Working out keeps you healthy and makes you feel good, but it can also cause the potential for injuries and result in soreness after the workout that makes you much less likely to want to work out again. Stretching can be a very beneficial part of your workout routine, but it is essential that you stretch in the right way at the right time around your workout.

When Should You Stretch?

Stretching comes with a number of health benefits, both physical and mental. Therefore, it's a great idea to incorporate stretching into your daily routine. It may even be wise to stretch multiple times throughout your day. However, when it comes to working out, is it better to stretch before, after, or both before and after your workout?

Despite what you may have been told in high school gym class, there are actually no advantages to static stretching before a workout. In fact, pre-workout stretches can even have negative effects. On the other hand, stretching after a workout can have significant benefits, such as improving circulation and reducing muscle soreness.

Stretching periodically throughout your day prior to a workout but not directly before a workout can also have benefits for your workout since regular stretching can improve your overall flexibility. It is a very good idea to learn some essential stretches for flexibility and work them into your daily routine so that you'll be more flexible whenever you work out. Increased flexibility makes it less likely that you'll be injured and can improve your performance. Among the many reasons why you may be injured during a workout is poor flexibility.

When is Stretching Before a Workout Appropriate?

Some types of stretching prior to a workout are a good idea, although the static stretches that may have been recommended by your high school gym class are not the type you need. Instead, choose dynamic stretching before you workout.

Dynamic stretching can be worked into your warm-up routine. For instance, lunges are both an effective way to get your heart pounding and warm-up and a good way to stretch. There are a number of different kinds of dynamic stretches, from lunges to high kicks to push-ups.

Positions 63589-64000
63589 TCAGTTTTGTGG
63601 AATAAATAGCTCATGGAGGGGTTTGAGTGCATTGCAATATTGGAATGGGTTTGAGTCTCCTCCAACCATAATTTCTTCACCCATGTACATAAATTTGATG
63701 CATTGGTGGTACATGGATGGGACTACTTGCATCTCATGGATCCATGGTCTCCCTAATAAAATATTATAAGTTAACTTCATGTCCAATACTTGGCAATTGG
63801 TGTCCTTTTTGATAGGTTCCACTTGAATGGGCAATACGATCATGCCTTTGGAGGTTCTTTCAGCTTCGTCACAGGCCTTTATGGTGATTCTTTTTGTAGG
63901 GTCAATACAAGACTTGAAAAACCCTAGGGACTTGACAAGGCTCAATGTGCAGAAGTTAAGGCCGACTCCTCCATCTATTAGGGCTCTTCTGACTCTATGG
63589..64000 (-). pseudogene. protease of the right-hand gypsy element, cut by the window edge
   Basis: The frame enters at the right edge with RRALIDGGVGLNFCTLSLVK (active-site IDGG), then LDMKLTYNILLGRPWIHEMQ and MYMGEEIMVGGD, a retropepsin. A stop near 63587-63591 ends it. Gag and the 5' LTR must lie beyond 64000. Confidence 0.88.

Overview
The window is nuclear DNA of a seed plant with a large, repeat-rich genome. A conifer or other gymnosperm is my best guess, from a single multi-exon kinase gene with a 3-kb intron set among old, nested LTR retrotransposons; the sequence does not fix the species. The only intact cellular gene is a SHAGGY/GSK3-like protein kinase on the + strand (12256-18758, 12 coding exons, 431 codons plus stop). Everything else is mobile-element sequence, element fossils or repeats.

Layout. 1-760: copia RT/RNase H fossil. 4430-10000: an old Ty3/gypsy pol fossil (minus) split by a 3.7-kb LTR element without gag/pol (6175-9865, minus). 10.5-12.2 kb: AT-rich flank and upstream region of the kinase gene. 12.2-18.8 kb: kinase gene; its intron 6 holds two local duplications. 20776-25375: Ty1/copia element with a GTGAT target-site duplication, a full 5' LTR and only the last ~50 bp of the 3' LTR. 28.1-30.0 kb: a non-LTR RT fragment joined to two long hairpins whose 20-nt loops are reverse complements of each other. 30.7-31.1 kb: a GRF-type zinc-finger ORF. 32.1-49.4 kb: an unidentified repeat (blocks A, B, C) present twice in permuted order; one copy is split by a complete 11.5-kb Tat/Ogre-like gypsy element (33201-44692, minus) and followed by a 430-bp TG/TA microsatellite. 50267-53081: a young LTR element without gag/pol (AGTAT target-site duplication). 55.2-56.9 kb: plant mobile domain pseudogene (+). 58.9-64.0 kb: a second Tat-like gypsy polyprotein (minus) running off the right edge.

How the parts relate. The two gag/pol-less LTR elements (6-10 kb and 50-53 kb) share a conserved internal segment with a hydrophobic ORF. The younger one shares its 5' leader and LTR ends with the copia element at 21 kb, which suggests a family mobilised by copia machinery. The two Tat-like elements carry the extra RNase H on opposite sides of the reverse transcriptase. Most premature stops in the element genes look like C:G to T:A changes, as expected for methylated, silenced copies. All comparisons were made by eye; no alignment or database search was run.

Any stretch that incorporates active movement and puts your muscles through a full range of motion is considered a dynamic stretch. This kind of stretch is a great idea prior to a workout, as a part of your warm-up routine.

Stretching After a Workout

Classic static stretches are wise after you workout. These include toe touches, child's pose, calf stretch, and more of the stretches you have likely been taught in any kind of sports that you have pursued. Dynamic stretches can also help you cool down after a workout, but static stretches are a very good idea because they will increase your flexibility and help the blood flow to your muscles. Poor circulation to the muscles can cause a number of problems, including muscle soreness. Static stretching is a safe and effective way to improve your blood flow to the muscles after a workout.

What Else Can You do to Reduce Muscle Soreness After a Workout?

Sore muscles are a pain, literally. However, they can also impact your quality of life after a workout, and they can have a powerful effect in reducing the likelihood that you will work out again. After all, if you're punished for your workout by being painful the next day every time, you may be a lot less likely to want to work out the next time. Therefore, finding ways to reduce muscle soreness after you work out is a priority for many people.


Stretching after your workout can reduce muscle soreness, but you may also want to consider massage. Massage therapy can improve the pain felt in sore muscles and can also improve blood flow.

You may feel relief for as many as 72 hours after a massage, which may be long enough to get you through the worst period of soreness after you work out. So whether you want to go to a massage clinic, ask a friend or workout buddy for a massage, or give yourself a massage, it is well worth considering working massage as well as stretching into your post-workout routine.

Get Hydrated

Plenty of liquids can dramatically reduce the soreness that you feel after a workout. Drinking too much just before a workout can lead to side stitches and reduce your performance. However, you really can't drink too much after a workout, as long as you drink water or sports drinks at a reasonable speed.

Make sure that you keep your water or electrolyte-loaded drink on hand during your workout and drink at least a couple of glasses after your workout. A good sign of sufficient hydration is that your urine will be clear. It may feel like you are drinking more water than should be necessary, but it is better to drink more than too little.

Stretch in the Right Way

Stretching can be very beneficial to your workout routine, provided you only do static stretches after your workout and incorporate dynamic stretches before your workout. Combined with hydration and massage, stretching can do a lot to reduce muscle soreness and improve your workout.